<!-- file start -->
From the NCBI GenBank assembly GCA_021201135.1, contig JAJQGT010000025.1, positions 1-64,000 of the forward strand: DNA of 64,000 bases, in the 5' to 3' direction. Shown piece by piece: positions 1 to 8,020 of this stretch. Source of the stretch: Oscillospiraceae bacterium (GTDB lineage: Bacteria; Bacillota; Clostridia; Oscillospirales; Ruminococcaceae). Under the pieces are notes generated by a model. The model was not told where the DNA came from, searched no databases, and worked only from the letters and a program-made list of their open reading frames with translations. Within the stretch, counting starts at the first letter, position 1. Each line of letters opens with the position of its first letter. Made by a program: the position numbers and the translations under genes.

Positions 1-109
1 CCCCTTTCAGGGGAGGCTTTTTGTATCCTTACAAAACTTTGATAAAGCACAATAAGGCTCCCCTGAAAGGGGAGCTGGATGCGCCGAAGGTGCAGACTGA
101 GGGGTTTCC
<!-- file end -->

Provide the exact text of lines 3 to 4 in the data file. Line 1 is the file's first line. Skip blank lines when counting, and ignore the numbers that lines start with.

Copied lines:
1 CCCCTTTCAGGGGAGGCTTTTTGTATCCTTACAAAACTTTGATAAAGCACAATAAGGCTCCCCTGAAAGGGGAGCTGGATGCGCCGAAGGTGCAGACTGA
101 GGGGTTTCC